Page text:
Thursday, 7 December 2017

Digital innovations to beat cancer sooner

It’s been 3 months since I started my internship with the Digital Innovation team at Cancer Research UK. Before this I had no experience in digital so it’s been a steep learning curve.

I didn’t realise before I started what a forward thinking and exciting environment I was entering into. The value of what digital transformation can and has added at Cancer Research UK is amazing. From learning about the innovations going on in the directorate to leading on my own project with the Digital Innovation team, it’s been a fantastic experience.

Everyday innovation at Cancer Research UK

In my time at Cancer Research UK I wrote a bi-weekly newsletter about technology innovation. A part of this was the Innovator of the Week section. This gave me the opportunity to speak to people across the charity about the innovations they’re working on. For example, the analytics and reporting team are developing text analysis programmes to analyse survey responses, so that top level conclusions can be drawn and acted on faster. And the clinical partnerships team are investigating partnering with organisations to research how artificial intelligence can be used to beat cancer sooner.

There are claims that AI could help to identify cancer from scans up to 50,000 times faster, which could make a massive difference to how quickly diagnoses can be made.

As well as these exciting ongoing innovations, there was also the chance to learn about innovation success stories. Our pulmonary nodules app helps clinicians calculate the risk of a pulmonary nodule being cancerous or benign. Helping them to make faster decisions and get the right people the right tests. It was also great to see that although this is a finished product used by clinicians, the team is improving the user experience and making it available for more devices.

Voice technology

As an intern in the digital innovation team I got the chance to look at Voice technology. Voice devices are voice controlled speakers, so you can ask them to carry out tasks and communicate with them by talking to them like you would a person. Amazon Alexa devices will activate when you start the command with ‘Alexa…?’. So you can do anything from ordering takeaway, to controlling your heating, to making a to-do list all by asking Alexa.

While only 9% of households currently have an Alexa compatible device, Radiocentre estimate that 40% of households may have a voice device in 2018 and that soon there will be 33 million devices in circulation. This could be a new and exciting way for supporters to engage with Cancer Research UK, and for us to communicate with them.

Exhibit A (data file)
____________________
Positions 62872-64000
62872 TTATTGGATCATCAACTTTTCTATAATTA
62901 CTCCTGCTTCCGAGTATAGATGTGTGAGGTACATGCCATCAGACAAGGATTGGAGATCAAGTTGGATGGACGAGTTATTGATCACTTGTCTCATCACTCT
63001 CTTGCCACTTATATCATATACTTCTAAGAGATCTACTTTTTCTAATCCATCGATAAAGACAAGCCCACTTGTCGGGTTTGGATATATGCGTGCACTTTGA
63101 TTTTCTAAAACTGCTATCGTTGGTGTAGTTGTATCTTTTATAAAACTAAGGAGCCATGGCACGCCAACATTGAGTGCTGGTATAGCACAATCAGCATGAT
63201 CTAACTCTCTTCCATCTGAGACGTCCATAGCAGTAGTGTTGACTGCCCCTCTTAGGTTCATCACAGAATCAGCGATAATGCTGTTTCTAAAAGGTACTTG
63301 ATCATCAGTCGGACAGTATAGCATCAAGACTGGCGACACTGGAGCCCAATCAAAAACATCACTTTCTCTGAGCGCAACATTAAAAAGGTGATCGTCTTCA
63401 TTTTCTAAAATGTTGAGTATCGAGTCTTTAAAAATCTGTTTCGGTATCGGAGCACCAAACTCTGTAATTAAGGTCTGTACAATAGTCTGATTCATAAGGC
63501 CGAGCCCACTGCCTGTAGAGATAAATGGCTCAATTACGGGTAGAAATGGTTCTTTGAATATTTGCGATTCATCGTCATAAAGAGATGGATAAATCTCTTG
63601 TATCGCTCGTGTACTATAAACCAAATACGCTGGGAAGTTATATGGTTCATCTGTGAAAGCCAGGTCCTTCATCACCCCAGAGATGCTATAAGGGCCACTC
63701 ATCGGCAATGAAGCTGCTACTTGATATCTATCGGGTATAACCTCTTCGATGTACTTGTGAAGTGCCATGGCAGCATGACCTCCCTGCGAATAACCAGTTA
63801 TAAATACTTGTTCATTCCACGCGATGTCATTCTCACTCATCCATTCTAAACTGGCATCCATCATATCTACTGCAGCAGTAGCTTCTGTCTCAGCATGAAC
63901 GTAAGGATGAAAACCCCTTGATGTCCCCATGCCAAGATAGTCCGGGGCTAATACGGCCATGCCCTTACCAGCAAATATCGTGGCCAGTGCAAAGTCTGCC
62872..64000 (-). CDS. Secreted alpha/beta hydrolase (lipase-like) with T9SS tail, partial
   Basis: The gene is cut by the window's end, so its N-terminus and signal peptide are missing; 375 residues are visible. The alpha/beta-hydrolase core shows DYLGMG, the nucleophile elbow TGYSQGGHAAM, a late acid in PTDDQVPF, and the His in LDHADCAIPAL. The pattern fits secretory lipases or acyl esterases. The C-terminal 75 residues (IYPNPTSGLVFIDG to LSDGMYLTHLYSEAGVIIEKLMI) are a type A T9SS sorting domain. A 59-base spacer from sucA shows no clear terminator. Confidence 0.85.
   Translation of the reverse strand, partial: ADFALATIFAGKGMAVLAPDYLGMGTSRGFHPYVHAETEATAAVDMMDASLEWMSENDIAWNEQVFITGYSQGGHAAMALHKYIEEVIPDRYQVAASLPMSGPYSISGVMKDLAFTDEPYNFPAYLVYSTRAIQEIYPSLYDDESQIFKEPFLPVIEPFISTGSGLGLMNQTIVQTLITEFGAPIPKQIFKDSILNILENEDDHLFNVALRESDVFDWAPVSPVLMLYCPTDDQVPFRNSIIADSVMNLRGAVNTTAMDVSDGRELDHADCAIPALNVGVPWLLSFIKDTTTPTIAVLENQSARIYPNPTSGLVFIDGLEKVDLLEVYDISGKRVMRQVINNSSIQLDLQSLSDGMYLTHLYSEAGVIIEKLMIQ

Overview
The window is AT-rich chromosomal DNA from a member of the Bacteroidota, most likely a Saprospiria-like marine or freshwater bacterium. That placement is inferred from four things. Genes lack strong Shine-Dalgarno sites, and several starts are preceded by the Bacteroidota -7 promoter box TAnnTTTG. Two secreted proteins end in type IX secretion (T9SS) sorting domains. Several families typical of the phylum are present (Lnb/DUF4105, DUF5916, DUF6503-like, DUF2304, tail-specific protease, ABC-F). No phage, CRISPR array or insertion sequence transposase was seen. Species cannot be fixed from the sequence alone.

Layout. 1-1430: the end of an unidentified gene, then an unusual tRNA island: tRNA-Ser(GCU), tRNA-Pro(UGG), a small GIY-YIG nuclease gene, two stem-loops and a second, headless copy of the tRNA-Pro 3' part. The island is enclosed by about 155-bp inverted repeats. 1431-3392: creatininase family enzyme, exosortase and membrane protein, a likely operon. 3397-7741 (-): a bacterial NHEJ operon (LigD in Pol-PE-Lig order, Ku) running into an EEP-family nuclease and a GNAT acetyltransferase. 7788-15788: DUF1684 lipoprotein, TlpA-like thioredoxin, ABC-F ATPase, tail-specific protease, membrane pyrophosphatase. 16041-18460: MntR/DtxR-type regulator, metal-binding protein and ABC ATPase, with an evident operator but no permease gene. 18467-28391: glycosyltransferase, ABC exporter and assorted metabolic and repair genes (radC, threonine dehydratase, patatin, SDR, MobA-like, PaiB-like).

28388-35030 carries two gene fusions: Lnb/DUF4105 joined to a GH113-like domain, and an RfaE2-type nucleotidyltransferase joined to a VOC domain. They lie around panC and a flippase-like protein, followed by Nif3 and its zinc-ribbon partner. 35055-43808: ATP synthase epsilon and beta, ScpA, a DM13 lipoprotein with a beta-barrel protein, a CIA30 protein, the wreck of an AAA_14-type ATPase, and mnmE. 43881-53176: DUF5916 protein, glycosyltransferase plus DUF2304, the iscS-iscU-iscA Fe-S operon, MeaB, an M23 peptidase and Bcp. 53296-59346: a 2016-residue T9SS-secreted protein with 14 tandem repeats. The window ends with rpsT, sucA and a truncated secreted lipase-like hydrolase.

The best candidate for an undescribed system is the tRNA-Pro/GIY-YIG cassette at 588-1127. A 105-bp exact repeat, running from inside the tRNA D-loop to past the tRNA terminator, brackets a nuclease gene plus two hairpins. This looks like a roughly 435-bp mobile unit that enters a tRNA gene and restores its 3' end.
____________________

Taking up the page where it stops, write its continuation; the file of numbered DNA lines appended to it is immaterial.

My team has produced two Amazon Alexa skills; the Cancer Research UK Science Blog skill and the My Alcohol Tracker skill. Amazon Alexa skills and Amazon devices work in the same ways as apps do with smartphones. Apps are downloaded from an app store and then used on a smartphone. Similarly, Amazon Alexa skills can be enabled on the Alexa app and then used on your Alexa device.

My main project was promoting the skills my team had made. This promotion was aimed at external audiences but also internal audiences. It’s important to promote internally, so people know what the team is up to and also so teams who have a use case for Voice know who to come to.

Science blog flash briefing skill

The Cancer Research UK science blog skill works on the Alexa flash briefing. You add your chosen news sources and then ask “Alexa, what's my flash briefing” and Alexa will read out the headlines from the sources you've chosen.
This skill means you can now have the headlines from our science blog featured on your flash briefing. I had the opportunity to write a post for our science blog, which was a great way for me to get to grips with Voice and why we’re looking at it. And after we published the post we found an increase in the amount of people using the skill.

My alcohol tracker

I was lucky to also work on launching the ‘My Alcohol Tracker’ voice skill. You can read more about this skill here. This skill lets you keep track of how much alcohol you’re drinking and aims to raise the awareness of the link between alcohol and cancer. This particular skill was made in partnership with three different teams across the charity, which was a great opportunity for me to meet people in different areas of the business.

I also got involved with the PR team to help launch the skill and they suggested that to increase the chance of the press release getting media attention we could produce a promotional video. We filmed in our Stevenage Superstore with our customers’ reactions. You can view the result here.

The video helped us to launch the skill successfully and a number of media outlets picked it up, most notably The Huffington Post and Vice. It was also watched on CRUK’s Facebook page over 27,000 times.

To sum it up

Working with so many people across these projects was a great opportunity to learn about innovation. You don’t need to have innovation in your job title to innovate and Cancer Research UK has a fantastic progressive attitude that allows innovation to thrive. I look forward to applying what I’ve learnt about innovation in my next role and I am excited to see what the Digital Innovation Team will produce in the coming months.

There are 3 internship cohorts a year and the applications for the summer intake open in March and April. And there's more information on our website if you're interested.

Amelia Hammond

Digital Innovation Intern

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